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What Gladstone did

G.R. Searle, 24 February 1994

The Rise and Fall of Liberal Government in Victorian Britain 
by Jonathan Parry.
Yale, 383 pp., £30, January 1994, 0 300 05779 2
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... This impressive study of Victorian politics is built around a challenging thesis: that Gladstone, far from being the creator of the Liberal Party, was in fact a maverick who stumbled into the leadership of an already flourishing Liberal Party and, through his zealotry, restless ambition and ignorance, single-handedly proceeded to destroy it. Jonathan Parry also provides a forceful celebration of a particular kind of political system, which he sees as achieving perfection under the ‘propertied but unsnobbish’ Whig Ministers who ruled the country in early and mid-Victorian Britain ...

Honest Graft

Michael Brock, 23 June 1988

Corruption in British Politics, 1895-1930 
by G.R. Searle.
Oxford, 448 pp., £19.50, November 1987, 0 19 822915 1
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... Dr Searle began by investigating the radical right in Edwardian Britain. He soon decided that the accusations of corruption constantly made by its members deserved serious historical attention: they could not all be attributed to anti-semitism and ‘political paranoia’. This led him to widen the scope of his work until it comprehended the whole ‘plutocratic era’ from the 1890s ‘to about 1930 ...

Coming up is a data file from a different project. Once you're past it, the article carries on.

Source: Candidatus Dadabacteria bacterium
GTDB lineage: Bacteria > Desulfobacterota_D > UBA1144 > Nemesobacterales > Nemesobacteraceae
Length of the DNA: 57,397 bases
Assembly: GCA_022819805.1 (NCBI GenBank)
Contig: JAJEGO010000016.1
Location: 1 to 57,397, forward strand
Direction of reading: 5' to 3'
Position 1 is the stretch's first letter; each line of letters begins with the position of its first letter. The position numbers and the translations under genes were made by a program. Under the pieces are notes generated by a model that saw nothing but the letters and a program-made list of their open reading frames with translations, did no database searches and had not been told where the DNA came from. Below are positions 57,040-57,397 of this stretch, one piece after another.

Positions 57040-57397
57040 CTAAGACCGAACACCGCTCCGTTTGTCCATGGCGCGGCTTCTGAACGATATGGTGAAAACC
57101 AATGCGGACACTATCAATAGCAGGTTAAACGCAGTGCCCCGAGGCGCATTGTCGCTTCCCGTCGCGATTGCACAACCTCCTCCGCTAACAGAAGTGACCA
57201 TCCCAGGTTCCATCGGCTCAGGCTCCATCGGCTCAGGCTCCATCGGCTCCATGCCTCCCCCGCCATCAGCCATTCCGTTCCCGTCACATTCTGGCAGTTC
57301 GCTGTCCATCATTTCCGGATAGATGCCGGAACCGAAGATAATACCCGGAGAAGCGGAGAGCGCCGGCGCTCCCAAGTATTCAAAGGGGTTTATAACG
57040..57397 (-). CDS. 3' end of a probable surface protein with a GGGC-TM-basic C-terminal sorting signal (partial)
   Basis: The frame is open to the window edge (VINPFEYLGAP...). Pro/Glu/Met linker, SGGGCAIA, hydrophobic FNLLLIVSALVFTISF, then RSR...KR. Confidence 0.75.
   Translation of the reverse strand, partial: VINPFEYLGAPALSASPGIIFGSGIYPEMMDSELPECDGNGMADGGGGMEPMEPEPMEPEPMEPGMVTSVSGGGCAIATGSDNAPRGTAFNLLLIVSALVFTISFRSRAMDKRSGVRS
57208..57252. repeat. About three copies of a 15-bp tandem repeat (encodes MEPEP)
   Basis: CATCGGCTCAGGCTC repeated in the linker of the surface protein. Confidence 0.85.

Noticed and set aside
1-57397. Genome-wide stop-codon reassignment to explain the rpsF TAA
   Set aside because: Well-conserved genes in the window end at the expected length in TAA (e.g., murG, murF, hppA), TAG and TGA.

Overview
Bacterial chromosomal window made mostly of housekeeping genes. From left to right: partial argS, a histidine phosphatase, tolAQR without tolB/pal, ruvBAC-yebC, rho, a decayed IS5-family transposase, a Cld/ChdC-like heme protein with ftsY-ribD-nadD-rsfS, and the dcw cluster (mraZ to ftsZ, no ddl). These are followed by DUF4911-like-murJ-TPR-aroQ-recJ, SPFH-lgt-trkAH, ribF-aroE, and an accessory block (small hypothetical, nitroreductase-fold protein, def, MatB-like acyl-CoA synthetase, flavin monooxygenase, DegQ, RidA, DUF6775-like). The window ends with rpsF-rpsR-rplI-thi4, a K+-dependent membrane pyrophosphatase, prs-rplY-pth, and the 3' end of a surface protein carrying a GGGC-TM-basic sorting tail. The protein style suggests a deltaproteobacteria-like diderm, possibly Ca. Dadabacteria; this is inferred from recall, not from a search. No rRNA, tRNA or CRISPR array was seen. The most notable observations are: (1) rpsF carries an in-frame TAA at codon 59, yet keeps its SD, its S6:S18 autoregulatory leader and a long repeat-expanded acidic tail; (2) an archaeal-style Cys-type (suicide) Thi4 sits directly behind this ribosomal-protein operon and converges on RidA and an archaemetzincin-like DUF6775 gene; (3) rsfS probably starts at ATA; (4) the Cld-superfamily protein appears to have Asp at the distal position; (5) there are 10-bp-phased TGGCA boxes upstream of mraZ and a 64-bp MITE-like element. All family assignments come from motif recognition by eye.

A Win for the Gentlemen

Paul Smith, 9 September 1993

Entrepreneurial Politics in Mid-Victorian Britain 
by G.R. Searle.
Oxford, 346 pp., £40, March 1993, 0 19 820357 8
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... the middle class to perform the historic role for which they had cast it. It is the merit of G.R. Searle’s study to show that matters were more complicated than that. Deference apart, there is a well-rehearsed string of reasons for the failure of the middle classes to seize political power after the repeal of the Corn Laws, none of which ...

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